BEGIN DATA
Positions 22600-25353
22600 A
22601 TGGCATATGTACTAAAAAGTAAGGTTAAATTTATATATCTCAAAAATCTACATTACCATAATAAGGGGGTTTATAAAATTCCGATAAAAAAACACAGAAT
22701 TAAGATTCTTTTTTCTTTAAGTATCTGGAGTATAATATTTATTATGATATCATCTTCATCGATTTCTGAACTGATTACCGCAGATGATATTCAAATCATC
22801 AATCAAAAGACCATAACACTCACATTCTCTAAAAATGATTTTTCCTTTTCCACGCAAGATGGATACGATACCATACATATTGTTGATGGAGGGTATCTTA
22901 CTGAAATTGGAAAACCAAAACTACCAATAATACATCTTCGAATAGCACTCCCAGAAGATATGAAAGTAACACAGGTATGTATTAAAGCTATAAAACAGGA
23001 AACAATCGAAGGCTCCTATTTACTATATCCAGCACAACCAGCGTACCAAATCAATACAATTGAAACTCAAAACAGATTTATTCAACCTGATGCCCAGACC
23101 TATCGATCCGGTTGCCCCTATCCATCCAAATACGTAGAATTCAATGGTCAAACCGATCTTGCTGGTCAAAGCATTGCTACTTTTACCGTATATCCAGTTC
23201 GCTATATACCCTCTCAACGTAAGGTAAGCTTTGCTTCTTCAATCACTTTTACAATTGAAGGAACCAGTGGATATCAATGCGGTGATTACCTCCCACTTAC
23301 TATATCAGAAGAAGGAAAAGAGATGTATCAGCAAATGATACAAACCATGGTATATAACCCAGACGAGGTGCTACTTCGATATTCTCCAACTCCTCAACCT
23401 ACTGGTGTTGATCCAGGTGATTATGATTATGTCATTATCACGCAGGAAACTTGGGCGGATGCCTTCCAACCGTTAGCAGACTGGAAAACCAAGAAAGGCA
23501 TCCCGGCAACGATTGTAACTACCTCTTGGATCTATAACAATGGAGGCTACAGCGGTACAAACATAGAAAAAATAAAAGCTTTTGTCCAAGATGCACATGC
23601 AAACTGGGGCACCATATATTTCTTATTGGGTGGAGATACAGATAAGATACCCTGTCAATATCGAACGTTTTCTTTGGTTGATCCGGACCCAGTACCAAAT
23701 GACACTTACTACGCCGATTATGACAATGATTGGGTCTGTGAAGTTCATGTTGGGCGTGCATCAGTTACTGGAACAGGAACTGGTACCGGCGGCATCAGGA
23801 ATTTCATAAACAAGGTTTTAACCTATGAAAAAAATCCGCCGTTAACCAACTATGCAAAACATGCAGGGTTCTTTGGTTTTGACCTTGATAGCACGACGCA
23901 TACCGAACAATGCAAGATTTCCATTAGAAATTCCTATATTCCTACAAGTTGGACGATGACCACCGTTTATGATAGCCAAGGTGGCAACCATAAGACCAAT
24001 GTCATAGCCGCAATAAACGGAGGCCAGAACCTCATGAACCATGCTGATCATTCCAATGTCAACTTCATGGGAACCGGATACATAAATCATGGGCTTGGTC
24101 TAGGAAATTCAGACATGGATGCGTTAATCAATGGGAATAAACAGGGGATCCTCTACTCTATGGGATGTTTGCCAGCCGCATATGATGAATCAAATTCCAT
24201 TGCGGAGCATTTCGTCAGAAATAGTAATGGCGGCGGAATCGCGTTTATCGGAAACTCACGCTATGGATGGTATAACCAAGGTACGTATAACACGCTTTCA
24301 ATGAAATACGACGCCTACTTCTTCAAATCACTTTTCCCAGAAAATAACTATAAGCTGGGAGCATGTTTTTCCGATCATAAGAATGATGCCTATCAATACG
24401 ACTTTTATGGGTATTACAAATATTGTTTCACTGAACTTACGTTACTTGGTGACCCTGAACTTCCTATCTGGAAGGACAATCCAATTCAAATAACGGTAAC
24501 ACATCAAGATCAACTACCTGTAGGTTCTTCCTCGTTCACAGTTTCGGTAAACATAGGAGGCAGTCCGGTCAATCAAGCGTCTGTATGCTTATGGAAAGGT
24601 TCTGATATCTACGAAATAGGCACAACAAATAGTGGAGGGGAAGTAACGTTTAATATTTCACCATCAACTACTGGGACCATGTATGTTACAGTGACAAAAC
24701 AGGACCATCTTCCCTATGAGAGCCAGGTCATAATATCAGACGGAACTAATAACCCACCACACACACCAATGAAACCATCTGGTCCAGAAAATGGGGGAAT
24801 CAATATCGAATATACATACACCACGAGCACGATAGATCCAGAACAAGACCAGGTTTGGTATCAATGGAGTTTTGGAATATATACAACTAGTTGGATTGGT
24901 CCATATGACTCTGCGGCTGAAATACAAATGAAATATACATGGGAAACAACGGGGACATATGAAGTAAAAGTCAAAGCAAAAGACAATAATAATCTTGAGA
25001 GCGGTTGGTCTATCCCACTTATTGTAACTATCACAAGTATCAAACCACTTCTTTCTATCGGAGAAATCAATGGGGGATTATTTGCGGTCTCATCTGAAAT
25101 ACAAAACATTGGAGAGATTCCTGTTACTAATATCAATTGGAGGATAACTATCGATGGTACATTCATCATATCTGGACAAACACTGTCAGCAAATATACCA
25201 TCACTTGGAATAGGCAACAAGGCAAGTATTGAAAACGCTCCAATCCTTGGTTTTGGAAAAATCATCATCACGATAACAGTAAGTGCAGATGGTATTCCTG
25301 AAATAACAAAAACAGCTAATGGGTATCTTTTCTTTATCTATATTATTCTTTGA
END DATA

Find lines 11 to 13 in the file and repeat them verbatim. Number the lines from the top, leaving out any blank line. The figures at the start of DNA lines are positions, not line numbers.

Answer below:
23401 ACTGGTGTTGATCCAGGTGATTATGATTATGTCATTATCACGCAGGAAACTTGGGCGGATGCCTTCCAACCGTTAGCAGACTGGAAAACCAAGAAAGGCA
23501 TCCCGGCAACGATTGTAACTACCTCTTGGATCTATAACAATGGAGGCTACAGCGGTACAAACATAGAAAAAATAAAAGCTTTTGTCCAAGATGCACATGC
23601 AAACTGGGGCACCATATATTTCTTATTGGGTGGAGATACAGATAAGATACCCTGTCAATATCGAACGTTTTCTTTGGTTGATCCGGACCCAGTACCAAAT